RULE – This is a statement of the law, which can either be explicit or implicit.
RESULT – This is how the court resolved the case. This is in many cass the least important part of the case because often the rule of law that is critical is not the one the court ends up deciding the case upon.
DICTA – a nasty and nebulus class of statements. One could argue that everything not mentioned above is dicta, but I prefer to think of dicta as the asides that the court puts in a case to explain things that are not directly related to the main issue of the case but are somehow related.
One important sub-set of dicta is POLICY — which basically are dicta statements about the policy reasons for the rule the court is adopting — some profs love to talk policy, others ignore it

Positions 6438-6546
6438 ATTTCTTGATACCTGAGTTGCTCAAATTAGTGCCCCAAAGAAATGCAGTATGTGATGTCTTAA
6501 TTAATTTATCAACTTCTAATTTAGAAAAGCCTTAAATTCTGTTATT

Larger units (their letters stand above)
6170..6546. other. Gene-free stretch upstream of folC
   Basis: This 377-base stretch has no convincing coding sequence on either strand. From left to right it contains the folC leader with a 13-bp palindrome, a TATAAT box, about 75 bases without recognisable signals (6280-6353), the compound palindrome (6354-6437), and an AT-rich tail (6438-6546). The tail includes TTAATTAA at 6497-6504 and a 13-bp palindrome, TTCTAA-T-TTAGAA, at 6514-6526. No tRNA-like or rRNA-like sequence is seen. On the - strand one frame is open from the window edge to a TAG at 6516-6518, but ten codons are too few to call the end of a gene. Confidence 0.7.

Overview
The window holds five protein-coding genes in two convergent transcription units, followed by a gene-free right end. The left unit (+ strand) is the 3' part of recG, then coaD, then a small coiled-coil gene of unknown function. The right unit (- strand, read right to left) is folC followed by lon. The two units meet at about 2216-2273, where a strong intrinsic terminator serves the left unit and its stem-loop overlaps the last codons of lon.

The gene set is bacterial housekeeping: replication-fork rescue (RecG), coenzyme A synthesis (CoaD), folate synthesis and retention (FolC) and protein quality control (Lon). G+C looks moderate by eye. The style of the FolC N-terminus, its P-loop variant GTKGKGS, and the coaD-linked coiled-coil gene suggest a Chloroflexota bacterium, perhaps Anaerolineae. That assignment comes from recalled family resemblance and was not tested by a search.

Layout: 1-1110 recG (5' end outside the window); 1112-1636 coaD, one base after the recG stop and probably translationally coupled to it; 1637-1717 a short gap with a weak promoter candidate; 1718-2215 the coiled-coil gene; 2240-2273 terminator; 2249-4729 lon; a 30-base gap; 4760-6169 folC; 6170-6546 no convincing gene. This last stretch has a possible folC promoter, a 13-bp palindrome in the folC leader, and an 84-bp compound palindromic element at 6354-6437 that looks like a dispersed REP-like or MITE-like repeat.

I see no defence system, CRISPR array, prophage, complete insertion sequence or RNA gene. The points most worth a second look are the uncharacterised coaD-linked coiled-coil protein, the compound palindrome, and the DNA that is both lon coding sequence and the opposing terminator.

So, when reading a case look for those bits of information. Highlight the sentences that contain this information and then clearly mark in the margin the heading for them. Do this consistently and neatly (it takes 1 more second to write neatly enough to be able to read it back later) and you’ll be ready for anything.
6. Remember when reading a case that 95% of the time you are reading appelate decisions, which means the trial court has already answered the questions of FACT at hand. So, the only issues that are up for debate on appeal in most cases are not questions of fact but rather questions of LAW. (I.e. the issue in a crim law case will not be “did John Doe kill Jane Doe” but rather for instance “did the trial court act correctly in telling the jury YADA YADA YADA in the jury instructions?”